Burn ban spawns a composting facility

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Courtesy of BioCycle Magazine

Situated on the leeward side of Washington’s Cascade Mountains, Kittitas County has a relatively small population of 39,000 and a correspondingly small amount of green waste collected on an annual basis. When faced with a decision to make about its green waste, the county’s Solid Waste Department bucked tradition by replacing a contract grinding service with the purchase of an electric grinder. It has been generating its own high quality compost for over four years. About 2,000 tons/year of green waste are handled by the county facility located in Ellensburg.

“Originally, we would get the material at our site — mostly self-hauled as it is today, but also from a number of commercial accounts — and have a contract grinder come in periodically to grind the material for us,” says Patti Johnson, director of Kittitas County’s solid waste programs. “We did that for a number of years until some changes occurred which forced us to rethink our whole approach to green waste.”

One of the changes to which Johnson refers was a Washington State Department of Ecology ban prohibiting residents from burning green waste in urban growth areas. The bans, largely put in place to minimize the detrimental health effects of burning upon area residents, were also instrumental in getting government agencies to be proactive in seeking alternatives to burning. “As a result of those actions, we started researching different ways to handle and process the green waste we take in,” Johnson recalls. “Composting seemed a real, viable alternative, and, armed with a grant from the Department of Ecology, we were able to begin working in that direction.”

Going Electric

While neither Johnson nor Matt Peebles, the county’s landfill operations manager, knew exactly which grinder to buy, they knew from past experience which type was not a good fit for their needs. “The contractor we had been using relied upon a huge tub grinder, which, while it would grind almost anything we put in there — including stumps and large logs — had a tendency to throw debris a pretty good distance,” she says. “I’ve had metal stakes and other material thrown from that tub grinder hit the roof of my office. We could not have that continue as we grew the green waste program, so we needed a different approach.”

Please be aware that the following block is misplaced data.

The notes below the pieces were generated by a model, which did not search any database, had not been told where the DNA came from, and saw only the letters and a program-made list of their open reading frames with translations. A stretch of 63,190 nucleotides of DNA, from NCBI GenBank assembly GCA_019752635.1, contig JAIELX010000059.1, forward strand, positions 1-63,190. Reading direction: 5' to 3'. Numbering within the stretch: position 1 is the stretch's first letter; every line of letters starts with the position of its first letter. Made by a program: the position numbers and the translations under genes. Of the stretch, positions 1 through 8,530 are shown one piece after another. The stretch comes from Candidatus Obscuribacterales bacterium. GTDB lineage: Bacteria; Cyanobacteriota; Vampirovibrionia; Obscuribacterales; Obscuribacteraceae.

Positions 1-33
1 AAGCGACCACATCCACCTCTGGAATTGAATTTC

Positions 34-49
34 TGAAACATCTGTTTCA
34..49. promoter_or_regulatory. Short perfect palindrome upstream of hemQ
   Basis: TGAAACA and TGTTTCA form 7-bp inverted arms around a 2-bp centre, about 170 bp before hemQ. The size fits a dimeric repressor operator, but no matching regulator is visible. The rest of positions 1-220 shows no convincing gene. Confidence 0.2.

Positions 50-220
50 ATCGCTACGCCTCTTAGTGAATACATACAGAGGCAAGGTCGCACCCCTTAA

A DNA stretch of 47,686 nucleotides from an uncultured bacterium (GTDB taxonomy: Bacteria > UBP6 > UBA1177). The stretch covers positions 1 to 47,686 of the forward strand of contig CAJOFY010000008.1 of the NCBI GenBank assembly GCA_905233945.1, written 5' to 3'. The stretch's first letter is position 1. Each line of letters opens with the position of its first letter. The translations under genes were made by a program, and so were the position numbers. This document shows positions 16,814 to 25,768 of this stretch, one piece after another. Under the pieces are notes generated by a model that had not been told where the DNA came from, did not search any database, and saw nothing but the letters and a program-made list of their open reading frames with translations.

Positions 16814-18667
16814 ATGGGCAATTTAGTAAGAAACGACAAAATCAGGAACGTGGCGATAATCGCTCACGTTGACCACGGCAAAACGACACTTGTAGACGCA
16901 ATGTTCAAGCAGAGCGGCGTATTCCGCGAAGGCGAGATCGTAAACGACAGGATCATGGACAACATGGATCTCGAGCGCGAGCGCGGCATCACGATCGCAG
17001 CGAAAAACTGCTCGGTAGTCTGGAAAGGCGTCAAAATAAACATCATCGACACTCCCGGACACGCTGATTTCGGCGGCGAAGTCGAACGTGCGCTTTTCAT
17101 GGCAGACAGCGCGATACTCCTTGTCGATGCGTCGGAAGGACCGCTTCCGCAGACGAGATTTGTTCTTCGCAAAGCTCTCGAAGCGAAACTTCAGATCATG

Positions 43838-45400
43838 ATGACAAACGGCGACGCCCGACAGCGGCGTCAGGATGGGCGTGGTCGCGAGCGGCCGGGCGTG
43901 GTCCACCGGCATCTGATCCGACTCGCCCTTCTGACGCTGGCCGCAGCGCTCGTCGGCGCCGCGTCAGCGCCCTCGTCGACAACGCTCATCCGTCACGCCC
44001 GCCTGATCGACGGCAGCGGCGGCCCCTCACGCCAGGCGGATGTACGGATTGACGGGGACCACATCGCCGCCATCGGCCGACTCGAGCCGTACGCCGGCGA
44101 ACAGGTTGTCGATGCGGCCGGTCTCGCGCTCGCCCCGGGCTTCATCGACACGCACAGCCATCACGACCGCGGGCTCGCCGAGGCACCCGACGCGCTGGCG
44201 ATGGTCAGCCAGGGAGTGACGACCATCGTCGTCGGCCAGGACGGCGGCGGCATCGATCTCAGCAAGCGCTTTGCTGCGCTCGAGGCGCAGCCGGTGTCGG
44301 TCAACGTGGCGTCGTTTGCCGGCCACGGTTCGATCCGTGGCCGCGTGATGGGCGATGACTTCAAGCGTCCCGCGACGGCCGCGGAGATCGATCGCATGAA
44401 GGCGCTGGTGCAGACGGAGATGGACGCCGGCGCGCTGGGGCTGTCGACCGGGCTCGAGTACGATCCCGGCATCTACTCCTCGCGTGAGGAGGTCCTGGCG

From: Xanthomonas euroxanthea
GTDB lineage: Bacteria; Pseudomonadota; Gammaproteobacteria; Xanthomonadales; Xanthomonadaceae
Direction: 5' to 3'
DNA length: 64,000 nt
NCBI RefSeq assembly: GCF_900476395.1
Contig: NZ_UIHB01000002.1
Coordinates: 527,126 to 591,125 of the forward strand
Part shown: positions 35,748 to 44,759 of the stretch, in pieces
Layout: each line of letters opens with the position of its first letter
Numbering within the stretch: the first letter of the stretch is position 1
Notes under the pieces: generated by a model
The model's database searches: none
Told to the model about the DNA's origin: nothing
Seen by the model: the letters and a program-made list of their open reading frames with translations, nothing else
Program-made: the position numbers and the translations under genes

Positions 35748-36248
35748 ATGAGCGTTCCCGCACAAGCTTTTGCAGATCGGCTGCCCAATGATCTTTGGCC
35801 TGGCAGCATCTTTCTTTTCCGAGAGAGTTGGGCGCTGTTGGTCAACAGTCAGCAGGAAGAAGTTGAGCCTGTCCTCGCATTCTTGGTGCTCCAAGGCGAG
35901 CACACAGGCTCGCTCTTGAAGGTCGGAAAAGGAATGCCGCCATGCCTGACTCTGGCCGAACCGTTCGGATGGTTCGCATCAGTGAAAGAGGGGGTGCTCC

While doing research into which grinder would best suit their needs, Johnson looked at all possibilities. That prompted a bit of “out of the box” thinking with regard to how the grinder should even be powered. Because they are situated in the Kittitas Valley, which has an almost constant downdraft from the adjacent Cascades, wind farms are a huge, and ever-growing, presence.

“We have wind farms all around our landfill and, in fact, have leased some of our landfill property to have turbines installed,” says Johnson. “So we felt an electric grinder would be more environmentally friendly. In addition, because of all the available wind and hydropower, electricity in the Pacific Northwest is fairly inexpensive. Going that route just seemed to make sense for us. We placed the grinder proposal out for bid, reviewed the bids and, based on what we got, chose an electric Morbark 3800 Wood Hog.”

The 3800 Wood Hog is powered by a trio of electric motors: a 100-HP unit to power the hydraulics and two 300-HP main drives. Though a dedicated electrical line and transformer had to be run to power the grinder, the savings have been steady and significant since start-up more than four years ago, Johnson adds. “We are averaging utility costs for the grinder at about $1,700/month, which is a fraction of what we would be paying for fuel and upkeep, given the recent fluctuations in the price of diesel. However, the savings run much further than just fuel. Maintenance on the electric is also a fraction of what it would be otherwise.”

Peebles concurs, saying that much of the work generally associated with diesel engines is eliminated with the electric unit. “Running a diesel unit, you are always worried about the radiator, oil changes, new piston rings, and so on. In the four years we’ve had the electric grinder, we’ve had no issues with the motors at all, and we’ve only had to replace a belt and a couple of bearings on the discharge conveyor. What’s also important is that I am able to do most of the maintenance on the unit myself. If we had to tear down a diesel engine, that definitely wouldn’t be the case.”

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